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Could the hydroxychloroquine + zinc coronavirus antiviral combo also work for enterovirus ME/CFS?

Judee

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Zinc Ionophore Potency (increment in fluorescence ∆)

clioquinol . . . . . . . . . . . . . . . . . . 57-fold
pyrithione . . . . . . . . . . . . . . . . . 54-fold
The second one on your list, @Hip, got me thinking that if we could get some pyrithione it might work in a similar way. I know they put zinc pyrithione in shampoos for eczema and whatnot but I could not find a source of ingestible zinc pyrithione. However, wikipedia says, "Pyrithione is the common name of an organosulfur compound with molecular formula C5H5NOS, chosen as an abbreviation of pyridinethione..."
It goes on to say, "Pyrithione is found as a natural product in the Allium stipitatum plant, an Asian species of onion, also known as the Persian shallot."
When I click on 'persian shallot' it gives me this info, "Bulbs of Allium stipitatum are eaten in Iran, where they are called موسیر (pronounced /muːˈsiːɾ/)." And, "Pyrithione-containing plant extracts are used in herbal medicine for treatment of malaria." :woot:

These are what I found on Amazon here in the US: https://www.amazon.com/Sadaf-Mosir-...eywords=persian+shallot&qid=1597477539&sr=8-5

Anyway, I just thought you might be interested in that as maybe an alternative to green tea if you are able to locate them where you are. ???

Edit: One extra interesting thing I read was here about zinc pyrithione. It said, "The efficacy of ZPT originates from two attributes. First, it has a very broad antimicrobial spectrum of activity, including fungi, gram-positive and -negative bacteria. Second, the material has very low solubility, resulting in formulation and delivery as a particulate material, which has distinct performance advantages. The particles are deposited and retained on the target skin surfaces even when delivered from rinse-off products. These particles slowly release molecularly active material to interact with the surface fungal and bacteria cells to control their population, functioning as slow-release reservoirs to provide extended and persistent benefits. This particulate nature, though, results in complex pharmaceutics to realize the full efficacy benefits; it is common to see products with the same ZPT level having widely varying levels of clinical performance."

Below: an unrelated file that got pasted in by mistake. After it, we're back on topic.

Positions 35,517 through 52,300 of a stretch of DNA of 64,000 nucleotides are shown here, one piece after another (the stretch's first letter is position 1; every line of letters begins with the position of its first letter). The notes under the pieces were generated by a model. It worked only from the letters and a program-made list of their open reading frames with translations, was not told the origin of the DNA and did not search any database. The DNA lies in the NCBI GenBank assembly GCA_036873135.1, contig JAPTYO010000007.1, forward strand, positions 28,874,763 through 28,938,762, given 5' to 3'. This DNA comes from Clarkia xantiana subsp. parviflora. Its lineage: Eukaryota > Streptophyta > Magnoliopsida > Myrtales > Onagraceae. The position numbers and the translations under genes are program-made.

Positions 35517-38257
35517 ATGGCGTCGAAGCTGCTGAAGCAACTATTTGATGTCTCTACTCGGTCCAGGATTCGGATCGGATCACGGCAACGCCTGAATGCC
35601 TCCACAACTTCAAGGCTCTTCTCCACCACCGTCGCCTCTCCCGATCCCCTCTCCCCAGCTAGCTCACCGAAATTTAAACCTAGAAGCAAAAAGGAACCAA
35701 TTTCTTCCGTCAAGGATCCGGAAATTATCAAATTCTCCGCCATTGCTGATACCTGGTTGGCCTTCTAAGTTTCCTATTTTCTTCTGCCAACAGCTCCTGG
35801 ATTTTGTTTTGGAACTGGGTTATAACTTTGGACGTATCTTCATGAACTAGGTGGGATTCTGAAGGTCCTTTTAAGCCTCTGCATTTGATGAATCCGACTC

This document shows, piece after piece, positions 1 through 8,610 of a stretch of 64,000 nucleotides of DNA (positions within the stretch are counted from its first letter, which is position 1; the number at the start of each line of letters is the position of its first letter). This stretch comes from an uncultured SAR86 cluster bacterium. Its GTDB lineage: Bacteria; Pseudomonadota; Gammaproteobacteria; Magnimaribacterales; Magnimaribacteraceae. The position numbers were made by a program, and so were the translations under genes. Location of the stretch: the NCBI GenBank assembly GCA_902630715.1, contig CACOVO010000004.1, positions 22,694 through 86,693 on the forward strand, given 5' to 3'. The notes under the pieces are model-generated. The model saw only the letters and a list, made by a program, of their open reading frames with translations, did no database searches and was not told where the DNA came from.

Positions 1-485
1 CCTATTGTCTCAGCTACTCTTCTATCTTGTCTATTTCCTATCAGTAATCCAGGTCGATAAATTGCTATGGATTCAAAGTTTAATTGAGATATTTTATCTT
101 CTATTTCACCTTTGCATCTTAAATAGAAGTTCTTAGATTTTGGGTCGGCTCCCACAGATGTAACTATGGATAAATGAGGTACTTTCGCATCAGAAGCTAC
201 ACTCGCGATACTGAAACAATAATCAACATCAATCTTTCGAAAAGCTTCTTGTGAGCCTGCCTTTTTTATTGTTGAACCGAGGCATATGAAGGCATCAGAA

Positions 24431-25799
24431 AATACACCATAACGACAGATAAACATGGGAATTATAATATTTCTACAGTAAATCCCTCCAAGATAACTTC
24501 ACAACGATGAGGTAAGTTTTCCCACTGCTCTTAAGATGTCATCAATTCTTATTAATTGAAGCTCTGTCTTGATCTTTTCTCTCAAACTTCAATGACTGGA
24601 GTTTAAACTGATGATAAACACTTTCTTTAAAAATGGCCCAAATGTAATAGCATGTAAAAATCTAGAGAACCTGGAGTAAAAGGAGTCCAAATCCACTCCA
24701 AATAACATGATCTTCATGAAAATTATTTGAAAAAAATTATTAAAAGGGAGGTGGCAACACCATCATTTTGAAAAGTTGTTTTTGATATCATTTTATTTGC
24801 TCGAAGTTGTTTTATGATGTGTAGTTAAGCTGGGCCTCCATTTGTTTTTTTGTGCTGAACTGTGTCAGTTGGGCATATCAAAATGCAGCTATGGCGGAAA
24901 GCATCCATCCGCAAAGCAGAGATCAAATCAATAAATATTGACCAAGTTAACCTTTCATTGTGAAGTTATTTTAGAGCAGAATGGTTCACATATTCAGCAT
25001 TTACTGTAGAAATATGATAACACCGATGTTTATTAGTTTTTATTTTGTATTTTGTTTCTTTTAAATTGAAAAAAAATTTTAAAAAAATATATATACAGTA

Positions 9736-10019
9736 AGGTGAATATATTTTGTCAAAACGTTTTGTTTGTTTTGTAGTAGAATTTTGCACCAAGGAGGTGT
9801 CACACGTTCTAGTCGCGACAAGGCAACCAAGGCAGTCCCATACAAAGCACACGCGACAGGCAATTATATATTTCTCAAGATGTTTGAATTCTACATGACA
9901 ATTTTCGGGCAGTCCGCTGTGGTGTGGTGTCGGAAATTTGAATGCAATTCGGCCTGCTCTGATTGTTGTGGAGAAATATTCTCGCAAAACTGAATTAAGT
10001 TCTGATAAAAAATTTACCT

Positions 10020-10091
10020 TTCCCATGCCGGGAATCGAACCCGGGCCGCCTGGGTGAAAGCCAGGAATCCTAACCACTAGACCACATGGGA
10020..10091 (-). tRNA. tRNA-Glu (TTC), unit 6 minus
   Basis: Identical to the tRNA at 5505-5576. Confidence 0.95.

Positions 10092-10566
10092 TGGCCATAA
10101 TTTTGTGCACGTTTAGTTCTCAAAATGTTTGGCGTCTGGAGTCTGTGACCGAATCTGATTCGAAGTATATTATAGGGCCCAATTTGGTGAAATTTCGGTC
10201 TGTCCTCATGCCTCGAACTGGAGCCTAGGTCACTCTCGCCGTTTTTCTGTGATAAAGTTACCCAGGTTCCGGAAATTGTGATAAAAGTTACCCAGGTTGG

Especially interesting that the particles don't rinse off but "slowly release molecularly active material to interact" with what is on the skin.
 
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Hip

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The second one on your list, @Hip, got me thinking that if we could get some pyrithione it might work in a similar way. I know they put zinc pyrithione in shampoos for eczema and whatnot but I could not find a source of ingestible zinc pyrithione.
I looked into pyrithione as an option. This was about 10 years ago, when I was investigating the possibility of using zinc ionophores as an antiviral for enterovirus.

As you say, zinc pyrithione is used in shampoos (anti-dandruff). But I came across the following info, indicating that zinc pyrithione is quite toxic when taken internally:
Anti-dandruff shampoos contain anti-fungal ingredients. One of the most common is zinc pyrithione. It causes little problem for the skin, but don't swallow it: rats allowed to consume the chemical for a fortnight suffered a range of health problems including deformed spines and muscle wastage.
So zinc pyrithione does not seem to be safe when ingested.



The other zinc ionophore substance mentioned in the 2009 coxsackievirus antiviral study in the first post is hinokitiol (also called β-thujaplicin), and this possibly might be safe to take internally in small amounts, as it says here it can be used as an antibacterial food additive. However, I could not find any info about oral usage, or info on safe oral dose levels.

Hinokitiol is found at 2% in Aomori Hiba tree essential oil. But I calculated you would need a hinokitiol daily dose of at least 300 mg to get an antiviral effect, which would correspond to more than a whole 10 ml bottle of the essential oil, which may not be safe to take orally.
 

Hip

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Do you think that would apply to the shallots as well?
I would guess pyrithione might be present in the Persian shallot in small amounts, so that any toxic effects would be minimal. I could not find any details of the percentage content in the shallots. Sometimes it can just be trace amounts.

It is pyrithione that is found in the shallots, whereas it is zinc pyrithione which was found damaging to spinal cords. I am not sure how toxic pyrithione is on its own.

I think when you add zinc to pyrithione, it may turn into zinc pyrithione, and that becomes the zinc ionophore that carries the zinc into the cells. But I am not entirely sure.

An ionophore of zinc is a special form of zinc chelator, which is able to carry the zinc into the cell.